The best of “Summer Shorts” are one-acts with an arc. In Series B, as a case in point, this season, there was a generously fine array of succinct dramas with finely developed characters and fleshed out plots.

For more information about “Summer Shorts 2013,” please visit

Posted in carrots, Dolly Parton songs, Luke Leonard, Monk Parrots, Olivia Thirlby, Paul Weitz, performance piece, romantic comedy, silent show, Topher Grace

What’s In A Name?: "Here I Go" and "Lonely, I’m Not"

A title can inspire, amuse, mystify, engage.

“Lonely, I’m Not,” at 2econd Stage Theatre through June 3rd, truly deserves a more imaginative moniker. Playwright Paul Weitz does his fine romantic comedy a great disservice by not finding a worthier title to represent it. In fact “Lonely, I’m Not,” is arguably the best of the four Weitz plays 2econd Stage has produced.

On the other hand, the title of the performance piece at 59E59 Theaters, also playing through June 3rd, “Here I Go,”, conjures up a favorite Dolly Parton tune. “Here I Go” lives up to the promise, if not the spirit, that the tune inspires.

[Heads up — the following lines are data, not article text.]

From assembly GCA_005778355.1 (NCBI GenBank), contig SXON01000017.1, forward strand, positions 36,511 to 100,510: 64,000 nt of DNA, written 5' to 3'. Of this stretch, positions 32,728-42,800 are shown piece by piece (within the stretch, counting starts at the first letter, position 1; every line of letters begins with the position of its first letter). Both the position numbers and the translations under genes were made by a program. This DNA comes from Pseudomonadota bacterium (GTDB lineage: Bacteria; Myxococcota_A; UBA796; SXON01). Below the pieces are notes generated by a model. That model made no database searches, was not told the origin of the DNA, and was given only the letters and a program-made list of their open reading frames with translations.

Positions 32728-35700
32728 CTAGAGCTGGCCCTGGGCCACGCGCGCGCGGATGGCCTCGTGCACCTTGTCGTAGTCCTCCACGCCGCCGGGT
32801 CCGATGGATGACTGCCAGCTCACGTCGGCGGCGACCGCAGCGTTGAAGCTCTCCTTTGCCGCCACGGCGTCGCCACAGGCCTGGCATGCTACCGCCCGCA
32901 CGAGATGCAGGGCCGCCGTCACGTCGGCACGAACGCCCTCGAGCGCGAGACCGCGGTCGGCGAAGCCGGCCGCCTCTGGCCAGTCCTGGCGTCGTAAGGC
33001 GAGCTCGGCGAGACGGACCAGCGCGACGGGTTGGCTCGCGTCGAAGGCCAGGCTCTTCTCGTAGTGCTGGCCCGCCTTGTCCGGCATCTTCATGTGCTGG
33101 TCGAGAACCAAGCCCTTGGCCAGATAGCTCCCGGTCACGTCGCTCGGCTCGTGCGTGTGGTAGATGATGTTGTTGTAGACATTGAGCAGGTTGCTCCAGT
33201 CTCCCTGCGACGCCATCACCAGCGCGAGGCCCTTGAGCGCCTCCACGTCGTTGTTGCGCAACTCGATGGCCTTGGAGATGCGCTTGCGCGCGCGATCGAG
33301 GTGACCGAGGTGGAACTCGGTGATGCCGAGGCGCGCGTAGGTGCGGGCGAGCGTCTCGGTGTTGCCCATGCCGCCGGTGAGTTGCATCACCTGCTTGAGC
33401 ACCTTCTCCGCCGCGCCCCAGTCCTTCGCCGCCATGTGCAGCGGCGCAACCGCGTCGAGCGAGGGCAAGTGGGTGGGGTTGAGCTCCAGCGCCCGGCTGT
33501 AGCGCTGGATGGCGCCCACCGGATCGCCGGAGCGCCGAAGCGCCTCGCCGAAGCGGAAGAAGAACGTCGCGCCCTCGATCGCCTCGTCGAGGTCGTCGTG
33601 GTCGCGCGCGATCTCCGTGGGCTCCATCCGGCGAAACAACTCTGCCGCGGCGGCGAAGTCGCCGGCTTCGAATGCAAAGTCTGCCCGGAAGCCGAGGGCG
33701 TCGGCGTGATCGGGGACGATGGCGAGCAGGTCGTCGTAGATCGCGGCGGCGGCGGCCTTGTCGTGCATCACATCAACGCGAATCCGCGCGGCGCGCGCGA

Heather (Olivia Thirlby) on a date with Porter (Topher Grace) in Paul Weitz’s “Lonely, I’m Not.” Photo © Joan Marcus.

The hooks in Dolly Parton’s songs are so catchy and bouncy that it’s hard to imagine them as a soundtrack for heartbreak, but in “Here I Go,” Lynette, widowed at 60 (Natalie Leonard), not only has lost her husband but also had lost touch with her family.

Gates Loren Leonard, Michael Howell, Natalie Leonard in “Here I Go.” Photo © Corey Torpie.

“Here I Go” is a very engaging silent show, with a musical soundtrack, some of it live (Lynette at 16, Mariah Iliardi-Lowy, sings as does Michael Howell, billed as The Man) and a voice over narration (voiced by Julie Nelson.) Written by David Todd, “Here I Go” is a stylized performance conceived by Luke Leonard, who also directs, and set to Western sounds (designed by Michael Howell.)

In “Here I Go,” Lynette revisits the highlights and low points of her life as a cowgirl, bringing to life her younger selves (along with her at 16 years old; at 8, Gates Loren Leonard; at 26, Jessica Pohlman).